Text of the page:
The Agency series takes us through Mary(sometimes Mark) Quinn’s adventures as a member of an all-female detective agency.
Our adventure begins with A Spy in the House. Set in 19th century London, Mary Quinn, a convicted housebreaker is sentenced to hang for her crimes, but finds herself in The Academy. This school educates underprivileged girls who would otherwise not have access to such an opportunity. The goal of The Academy is to provide the girls with a future besides a marriage to an abusive husband or a life as a housemaid. They strive to instill a sense of independence in their students, showing them there is more to themselves than just becoming someone’s one and mother. What young woman couldn’t benefit from that kind of teaching?
After five years in The Academy, Mary is introduced to The Agency, and sent on her first case, which takes us into the Thorold household where Mary’s to investigate the possibility of goods being smuggled in from abroad. Here she meets the dashing James Easton. James is determined to do some digging of his own when his brother George becomes romantically entangled with the Thorold daughter. As half of Easton Engineering, James has the company’s future in mind. Together they work to uncover this scandal. Despite their bickering, we see the beginnings of romantic interest develop between our heroine and her gentleman companion. Mary, however, has bigger issues to deal with when a piece of her family past comes rushing into her present.
In the second installment, Mary goes undercover as Mark Quinn on a building site. A mysterious death occurred after hours on the building site of the clock tower at the House of Parliament. In order to investigate, she disguises herself as a 12 year old boy, which forces her to relive her time as a child thief. As she becomes familiar with the construction site and workers, she finds herself – once again – face to face with James Easton. Easton has been hired to complete a safety inspection of the premises and determine if the site manager was negligent. James and Mary work together to uncover the truth about the crime, while also uncovering some truths about themselves.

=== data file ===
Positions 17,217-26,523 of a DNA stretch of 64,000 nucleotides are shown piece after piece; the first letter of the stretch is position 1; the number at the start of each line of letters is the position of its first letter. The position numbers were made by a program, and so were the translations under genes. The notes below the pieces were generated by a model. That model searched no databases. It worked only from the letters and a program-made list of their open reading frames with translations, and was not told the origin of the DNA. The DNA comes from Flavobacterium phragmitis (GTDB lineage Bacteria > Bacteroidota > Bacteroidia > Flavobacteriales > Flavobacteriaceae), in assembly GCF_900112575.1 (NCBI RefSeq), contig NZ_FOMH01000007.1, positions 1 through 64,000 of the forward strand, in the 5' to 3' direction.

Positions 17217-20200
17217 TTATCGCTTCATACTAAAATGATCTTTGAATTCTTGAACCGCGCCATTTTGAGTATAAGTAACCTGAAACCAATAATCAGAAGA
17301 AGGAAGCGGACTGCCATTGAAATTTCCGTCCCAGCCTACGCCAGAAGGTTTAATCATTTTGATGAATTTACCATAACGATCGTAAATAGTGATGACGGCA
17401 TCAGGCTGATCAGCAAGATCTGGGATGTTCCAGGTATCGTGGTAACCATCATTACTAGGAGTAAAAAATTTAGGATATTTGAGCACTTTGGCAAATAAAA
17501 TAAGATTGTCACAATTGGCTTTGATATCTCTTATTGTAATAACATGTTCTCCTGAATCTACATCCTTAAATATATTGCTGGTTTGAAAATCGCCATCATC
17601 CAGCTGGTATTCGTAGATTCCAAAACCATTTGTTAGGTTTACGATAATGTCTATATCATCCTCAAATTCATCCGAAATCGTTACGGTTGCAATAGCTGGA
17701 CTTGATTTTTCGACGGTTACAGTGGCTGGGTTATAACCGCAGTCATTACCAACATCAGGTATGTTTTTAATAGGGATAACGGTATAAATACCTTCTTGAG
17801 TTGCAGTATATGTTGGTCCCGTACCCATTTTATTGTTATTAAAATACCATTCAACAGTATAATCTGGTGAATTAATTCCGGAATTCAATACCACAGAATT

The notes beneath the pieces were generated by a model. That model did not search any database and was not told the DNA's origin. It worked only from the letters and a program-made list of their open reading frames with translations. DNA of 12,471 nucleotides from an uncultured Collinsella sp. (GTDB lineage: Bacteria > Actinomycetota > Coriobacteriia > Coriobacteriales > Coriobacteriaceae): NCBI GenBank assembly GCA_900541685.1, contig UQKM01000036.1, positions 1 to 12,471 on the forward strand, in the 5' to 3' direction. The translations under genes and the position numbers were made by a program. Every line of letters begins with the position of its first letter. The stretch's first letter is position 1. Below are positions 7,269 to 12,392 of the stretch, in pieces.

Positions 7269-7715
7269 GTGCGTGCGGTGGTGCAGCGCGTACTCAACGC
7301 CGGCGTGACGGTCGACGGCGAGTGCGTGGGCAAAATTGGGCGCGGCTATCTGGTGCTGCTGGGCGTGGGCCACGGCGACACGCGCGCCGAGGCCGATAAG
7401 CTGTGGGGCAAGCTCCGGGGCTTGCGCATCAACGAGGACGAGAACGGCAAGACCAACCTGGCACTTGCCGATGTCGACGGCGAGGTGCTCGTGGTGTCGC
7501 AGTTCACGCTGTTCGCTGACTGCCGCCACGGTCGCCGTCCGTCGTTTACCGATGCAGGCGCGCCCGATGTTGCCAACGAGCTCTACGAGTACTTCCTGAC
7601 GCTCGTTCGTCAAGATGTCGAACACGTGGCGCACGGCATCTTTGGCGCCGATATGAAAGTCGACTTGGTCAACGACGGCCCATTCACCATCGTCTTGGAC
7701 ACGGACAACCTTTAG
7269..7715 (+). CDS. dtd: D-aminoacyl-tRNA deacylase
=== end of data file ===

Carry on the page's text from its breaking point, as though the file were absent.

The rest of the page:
The Body at the Tower gives us some insight into the lower economic sector of Victorian London by placing Mary in a blue collar position. Because Mary is in a masculine role, the feminist undertones are nearly nonexistent, but Mary’s independence and strength continue to shine through in her daily actions.
The final (for now, there are rumors of a 4th book) book in the series, The Traitor in the Tunnel takes place inside the walls of Buckingham Palace. Queen Victoria has noticed items missing from the palace and hires the Agency to get to find the perpetrator. Mary works as a domestic servant and finds herself the recipient of affection from the Prince of Wales himself. The book has a drastic turn when the Prince witnesses the death of a friend and the suspect is a man Mary believed herself to never see again. While Mary struggles to cope with the possible reappearance of the father she thought she’d lost, James Easton is hired to work on the sewers below the palace (we saw that coming, right?). Mary uncovers a secret tunnel beneath the palace and in doing so finds something that threatens the life of the queen. James and Mary are again thrown into danger while trying to save those around them. Following the suspenseful events, Mary and James come to a resolution that turns out to be a satisfying one.
As the series progresses, we slowly learn more and more about Mary. Her past unfolds before us and we experience the pain and struggle she had and how she copes with it. Her strengths and weaknesses are revealed and reflected in her relationship with James. Lee also does a fantastic job of thoroughly developing James through each of the books as he learns to accept, forgive and love Mary for the lies she told him and her tragic past.
Bottom line: I loved the developing romance between Mary and James, although at times it seemed a little progressive for the time period. The first and third books were my favorite because the second moved a bit slower and got a little too technical into bricklaying (not really something that interests me all that much). I loved the series as a whole and it was definitely a quick read, which is always a plus.